Enhanced Ammonia Content in Compost Leachate Processed by Black Soldier Fly Larvae

Abstract

Black soldier fly (BSF) larvae (Hermetia illucens), feeding on leachate from decaying vegetable and food scrap waste, increase ammonia (NH +4 ) concentration five- to sixfold relative to leachate unprocessed by larvae. NH +4 in larva-processed leachate reached levels as high as ∼100 mM. Most of this NH +4 appears to have come from organic nitrogen within the frass produced by the larvae as they fed on leachate. In nitrate-enriched solutions, BSF larvae also facilitate dissimilatory nitrate reduction to ammonia. The markedly higher concentration of NH +4 recovered in leachates processed with BSF larvae and concomitant diversion of nutrients into insect biomass (itself a valuable feedstock) indicate that the use of BSF larvae in processing leachate of decaying organic waste could be advantageous in offsetting capital and environmental costs incurred in composting.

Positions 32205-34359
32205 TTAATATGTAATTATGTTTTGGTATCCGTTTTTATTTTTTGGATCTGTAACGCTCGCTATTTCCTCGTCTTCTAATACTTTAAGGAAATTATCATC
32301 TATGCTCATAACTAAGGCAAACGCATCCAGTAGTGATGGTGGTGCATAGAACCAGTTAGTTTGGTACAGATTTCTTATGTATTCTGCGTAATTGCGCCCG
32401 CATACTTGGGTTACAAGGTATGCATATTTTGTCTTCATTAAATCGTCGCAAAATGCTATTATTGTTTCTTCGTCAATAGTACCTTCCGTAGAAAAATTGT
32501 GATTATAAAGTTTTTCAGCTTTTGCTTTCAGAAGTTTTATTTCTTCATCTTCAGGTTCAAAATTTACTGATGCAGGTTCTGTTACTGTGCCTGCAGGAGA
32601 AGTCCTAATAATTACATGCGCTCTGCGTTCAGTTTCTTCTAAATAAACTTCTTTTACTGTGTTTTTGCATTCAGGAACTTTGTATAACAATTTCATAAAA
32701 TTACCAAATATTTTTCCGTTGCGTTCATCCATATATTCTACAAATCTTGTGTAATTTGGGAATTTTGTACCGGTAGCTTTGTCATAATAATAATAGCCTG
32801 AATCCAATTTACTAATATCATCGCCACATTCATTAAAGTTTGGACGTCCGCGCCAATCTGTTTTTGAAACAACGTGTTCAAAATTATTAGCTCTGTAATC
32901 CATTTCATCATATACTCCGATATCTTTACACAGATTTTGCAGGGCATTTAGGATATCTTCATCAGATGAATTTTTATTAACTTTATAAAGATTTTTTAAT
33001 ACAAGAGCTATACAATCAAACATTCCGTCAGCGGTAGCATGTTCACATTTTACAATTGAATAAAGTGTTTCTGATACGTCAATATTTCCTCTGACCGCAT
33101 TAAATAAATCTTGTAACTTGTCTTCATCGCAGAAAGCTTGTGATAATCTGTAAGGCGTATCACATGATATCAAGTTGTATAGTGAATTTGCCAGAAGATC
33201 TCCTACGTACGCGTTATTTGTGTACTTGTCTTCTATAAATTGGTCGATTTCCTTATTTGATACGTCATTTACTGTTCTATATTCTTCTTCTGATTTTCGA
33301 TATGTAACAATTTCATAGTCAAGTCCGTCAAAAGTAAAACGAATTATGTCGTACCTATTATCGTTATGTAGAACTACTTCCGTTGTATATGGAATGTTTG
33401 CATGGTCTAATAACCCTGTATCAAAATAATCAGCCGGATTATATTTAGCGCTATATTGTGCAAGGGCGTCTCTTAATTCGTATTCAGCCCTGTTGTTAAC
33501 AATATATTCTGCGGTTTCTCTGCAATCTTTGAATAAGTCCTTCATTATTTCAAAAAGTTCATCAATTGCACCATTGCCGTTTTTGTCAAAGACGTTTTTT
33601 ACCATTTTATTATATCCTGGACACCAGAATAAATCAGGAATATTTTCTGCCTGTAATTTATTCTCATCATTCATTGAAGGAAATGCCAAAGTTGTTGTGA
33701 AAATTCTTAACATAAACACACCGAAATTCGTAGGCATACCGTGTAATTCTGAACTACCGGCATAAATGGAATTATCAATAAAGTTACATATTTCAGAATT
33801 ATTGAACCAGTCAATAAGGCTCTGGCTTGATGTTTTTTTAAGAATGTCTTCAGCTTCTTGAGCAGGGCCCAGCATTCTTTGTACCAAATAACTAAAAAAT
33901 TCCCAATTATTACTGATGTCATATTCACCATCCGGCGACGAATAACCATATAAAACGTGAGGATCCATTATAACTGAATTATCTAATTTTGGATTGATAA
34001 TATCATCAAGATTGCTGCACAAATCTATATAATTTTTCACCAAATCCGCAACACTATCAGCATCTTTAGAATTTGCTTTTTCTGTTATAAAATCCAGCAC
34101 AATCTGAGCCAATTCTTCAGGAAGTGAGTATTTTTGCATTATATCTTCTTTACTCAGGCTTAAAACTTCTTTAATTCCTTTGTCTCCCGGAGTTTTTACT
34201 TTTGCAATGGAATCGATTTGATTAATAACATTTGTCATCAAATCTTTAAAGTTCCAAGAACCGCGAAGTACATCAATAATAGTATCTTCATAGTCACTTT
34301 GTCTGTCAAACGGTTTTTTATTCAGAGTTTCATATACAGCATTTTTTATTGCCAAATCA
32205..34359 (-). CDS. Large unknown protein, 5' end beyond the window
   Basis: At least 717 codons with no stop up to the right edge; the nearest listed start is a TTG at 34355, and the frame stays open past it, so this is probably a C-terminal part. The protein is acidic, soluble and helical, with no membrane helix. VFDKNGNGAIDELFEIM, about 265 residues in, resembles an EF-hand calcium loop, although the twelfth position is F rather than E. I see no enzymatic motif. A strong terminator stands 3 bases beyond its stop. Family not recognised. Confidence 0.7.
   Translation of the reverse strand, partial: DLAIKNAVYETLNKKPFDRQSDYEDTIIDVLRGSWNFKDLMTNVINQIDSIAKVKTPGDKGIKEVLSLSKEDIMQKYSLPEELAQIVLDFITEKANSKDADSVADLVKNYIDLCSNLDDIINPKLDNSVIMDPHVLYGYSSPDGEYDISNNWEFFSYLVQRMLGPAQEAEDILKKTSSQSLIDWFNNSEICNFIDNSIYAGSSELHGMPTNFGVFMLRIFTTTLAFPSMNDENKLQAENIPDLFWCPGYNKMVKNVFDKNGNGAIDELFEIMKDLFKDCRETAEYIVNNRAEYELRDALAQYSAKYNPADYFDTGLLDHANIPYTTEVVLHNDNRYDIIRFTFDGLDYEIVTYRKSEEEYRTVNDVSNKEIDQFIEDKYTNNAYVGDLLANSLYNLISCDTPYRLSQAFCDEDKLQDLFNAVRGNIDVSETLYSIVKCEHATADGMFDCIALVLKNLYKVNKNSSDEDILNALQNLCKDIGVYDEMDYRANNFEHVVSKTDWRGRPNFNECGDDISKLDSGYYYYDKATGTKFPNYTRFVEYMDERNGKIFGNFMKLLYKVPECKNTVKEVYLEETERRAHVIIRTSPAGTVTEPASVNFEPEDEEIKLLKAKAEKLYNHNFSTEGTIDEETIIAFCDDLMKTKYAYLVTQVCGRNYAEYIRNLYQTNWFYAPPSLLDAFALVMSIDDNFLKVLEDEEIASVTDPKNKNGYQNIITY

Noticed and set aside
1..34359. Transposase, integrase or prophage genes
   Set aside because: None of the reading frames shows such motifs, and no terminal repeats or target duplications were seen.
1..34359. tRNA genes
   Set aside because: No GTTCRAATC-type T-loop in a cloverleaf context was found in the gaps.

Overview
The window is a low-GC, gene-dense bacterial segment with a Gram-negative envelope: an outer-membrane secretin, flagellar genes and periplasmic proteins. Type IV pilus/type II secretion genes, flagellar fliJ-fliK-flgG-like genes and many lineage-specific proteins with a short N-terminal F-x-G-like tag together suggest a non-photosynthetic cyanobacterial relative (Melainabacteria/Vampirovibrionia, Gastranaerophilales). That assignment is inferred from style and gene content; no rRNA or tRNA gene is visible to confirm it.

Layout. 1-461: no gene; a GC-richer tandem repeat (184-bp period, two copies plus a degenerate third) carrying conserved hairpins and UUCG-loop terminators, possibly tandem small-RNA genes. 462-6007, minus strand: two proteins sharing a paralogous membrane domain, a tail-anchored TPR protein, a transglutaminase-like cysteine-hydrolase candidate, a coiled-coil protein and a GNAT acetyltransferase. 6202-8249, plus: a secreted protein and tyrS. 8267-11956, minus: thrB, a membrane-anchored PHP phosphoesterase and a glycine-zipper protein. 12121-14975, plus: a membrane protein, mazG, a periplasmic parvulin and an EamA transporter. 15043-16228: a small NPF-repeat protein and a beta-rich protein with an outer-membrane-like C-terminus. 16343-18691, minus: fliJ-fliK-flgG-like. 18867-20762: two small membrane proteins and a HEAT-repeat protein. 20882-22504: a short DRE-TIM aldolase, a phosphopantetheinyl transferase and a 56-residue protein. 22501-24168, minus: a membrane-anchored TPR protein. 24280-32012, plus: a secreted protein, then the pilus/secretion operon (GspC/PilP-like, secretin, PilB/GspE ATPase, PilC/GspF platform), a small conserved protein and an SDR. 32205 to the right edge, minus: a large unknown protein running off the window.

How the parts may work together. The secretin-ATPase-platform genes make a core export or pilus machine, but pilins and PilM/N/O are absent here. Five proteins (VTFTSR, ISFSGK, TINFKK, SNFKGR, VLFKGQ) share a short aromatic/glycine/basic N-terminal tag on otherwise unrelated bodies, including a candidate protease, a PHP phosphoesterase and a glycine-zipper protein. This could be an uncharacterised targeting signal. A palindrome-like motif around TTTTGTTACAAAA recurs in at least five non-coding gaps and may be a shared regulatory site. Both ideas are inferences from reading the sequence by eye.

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Correspondence to Radu Popa.

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Green, T.R., Popa, R. Enhanced Ammonia Content in Compost Leachate Processed by Black Soldier Fly Larvae. Appl Biochem Biotechnol 166, 1381–1387 (2012). https://doi.org/10.1007/s12010-011-9530-6

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Keywords

  • Compost leachate
  • Black soldier fly larvae
  • Hermetia illucens
  • Treatment
  • Ammonium